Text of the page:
With a host of improvements to the way they approach hiring, the talent acquisition industry has embraced the technological innovations that are bringing so much change to businesses across all verticals. However, new regulations out of the EU on how organizations can collect and use user data means that the talent acquisition industry will need to tread more carefully into the realm of automation and artificial intelligence.
The Rise and Fall of Cambridge Analytica
What companies do with collected user data has come under greater fire since it came to light that political consulting firm Cambridge Analytica scraped information from nearly 87 million Facebook users without their consent, using this information to help political clients win campaigns. They obtained this user information through supposedly innocent apps, such as “personality tests,” with Facebook providing little oversight at the time on what ultimately happened with that data. Cambridge Analytica has since filed for bankruptcy following the controversy.
The lack of transparency creates problems for other companies that rely on user data, even if they don’t necessarily do anything unscrupulous with the information. When a candidate uploads a resume to a job board such as Monster or connect with a placement agency to find work, what do those companies do with that information? And how many other companies have access?
These questions hurt trust from potential candidates. What’s more, many automated candidate filtering systems rely on gathered data, but where is that data coming from? And can an automated system know whether it truly has the consent of the candidate?
Enter the GDPR
The fallout of the Cambridge Analytica scandal forced Mark Zuckerberg, and in turn, much of the world, to acknowledge the dangers of poorly controlled user information. But in other parts of the world, the privacy of user data has been a subject in debate for some time now, and chief among the efforts to standardize how this data is collected is the EU’s General Data Protection Regulation (GDPR).
After years of preparation on how the GDPR would help regulate the collection and use of user data, the protections are going into place in May of 2018. There are a few major provisions in place that will have a direct impact on talent acquisition and recruiters in the EU and potentially the United States:
The scope of applicability
Where EU data privacy in the past was limited to only those businesses operating within the EU, the GDPR expands compliance to businesses outside of the EU that nonetheless sell or target individuals living in the EU.
Under the GDPR, businesses must clearly state the intended use of user data and must do so in a clear and direct manner. Obfuscating this intent with “legalese” will not be tolerated under the new GDPR requirements
Failure for businesses to comply with any of the new requirements under GDPR can lead to some hefty fines: either 4 percent of annual global turnover or up to 20 million euros – 23 million US dollars – is the price to pay for lack of compliance.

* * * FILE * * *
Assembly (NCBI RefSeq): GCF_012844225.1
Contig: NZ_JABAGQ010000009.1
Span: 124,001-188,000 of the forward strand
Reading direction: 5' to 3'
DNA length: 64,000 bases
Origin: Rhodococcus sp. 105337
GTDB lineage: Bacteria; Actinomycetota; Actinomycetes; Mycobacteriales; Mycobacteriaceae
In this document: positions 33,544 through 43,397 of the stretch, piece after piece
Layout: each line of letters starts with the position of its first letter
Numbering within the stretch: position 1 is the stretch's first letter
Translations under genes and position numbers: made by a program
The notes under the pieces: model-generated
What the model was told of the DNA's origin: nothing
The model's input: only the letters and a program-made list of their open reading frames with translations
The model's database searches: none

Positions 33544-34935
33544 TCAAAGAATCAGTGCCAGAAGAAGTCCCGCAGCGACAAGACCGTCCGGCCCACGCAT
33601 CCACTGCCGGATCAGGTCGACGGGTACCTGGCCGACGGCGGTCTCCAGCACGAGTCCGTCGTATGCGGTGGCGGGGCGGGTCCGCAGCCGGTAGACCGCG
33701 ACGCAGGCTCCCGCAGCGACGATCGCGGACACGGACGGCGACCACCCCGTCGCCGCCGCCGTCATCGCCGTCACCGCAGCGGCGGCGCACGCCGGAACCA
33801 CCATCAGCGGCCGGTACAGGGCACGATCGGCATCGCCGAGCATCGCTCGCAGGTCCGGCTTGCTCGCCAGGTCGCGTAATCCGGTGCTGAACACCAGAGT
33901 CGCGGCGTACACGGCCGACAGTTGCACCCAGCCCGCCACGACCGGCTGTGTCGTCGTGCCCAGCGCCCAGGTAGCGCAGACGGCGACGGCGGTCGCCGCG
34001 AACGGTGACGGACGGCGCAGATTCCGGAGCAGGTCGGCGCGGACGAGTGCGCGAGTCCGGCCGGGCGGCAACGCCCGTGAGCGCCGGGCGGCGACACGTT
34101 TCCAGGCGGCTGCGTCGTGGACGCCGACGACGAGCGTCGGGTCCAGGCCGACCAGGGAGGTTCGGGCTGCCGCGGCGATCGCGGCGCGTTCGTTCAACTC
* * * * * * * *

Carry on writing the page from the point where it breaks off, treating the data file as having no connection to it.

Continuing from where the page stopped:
How Will Recruiters Need To Prepare?
These provisions, coupled with other parts of the GDPR that focus on a user’s rights to access their information, a right to be “forgotten,” and notification of when and how their data is being processed, means that all businesses need to treat user data with much greater importance. Below are a few items that talent acquisition leaders and recruiters will want to perform if they intend on searching for candidates in the EU, or working with contractors that pull from this client pool:
Be mindful of the protected candidate data that falls under GDPR provision
What data does that include for recruiters? Just about any information willingly submitted by individuals in the EU that are likely to be found on a resume, including email addresses featuring aspects of a user’s name, home addresses, phone numbers, an IP address, and even job preferences attributed to that individual.
Audit existing candidate information
Your existing candidate information needs to be thoroughly audited to ensure that any candidates within the EU are aware you have their user information and know what you do with that information.
Check in with your partners
Recruiters that work with data collection agencies or other additional services need to make sure those agencies are compliant with GDPR requirements and can produce proof of that compliance.
Redouble your data security
The GDPR requires businesses handling EU data to assign a data protection officer. This role is responsible for overseeing the protection of user data, including the tasks that lead to this protection, such as management of data security processes. You don’t necessarily have to hire a new individual for this position, but whoever is assigned the role must understand and be able to execute the role requirements.
While these are all good places to start your compliance efforts, these changes can’t happen overnight. Recruiters and talent acquisition leaders will have to work closely with all touch points of user data to make sure they comply with new regulations where necessary. Stay tuned to the RPOA for the latest need-to-know information and advice on handling candidate data.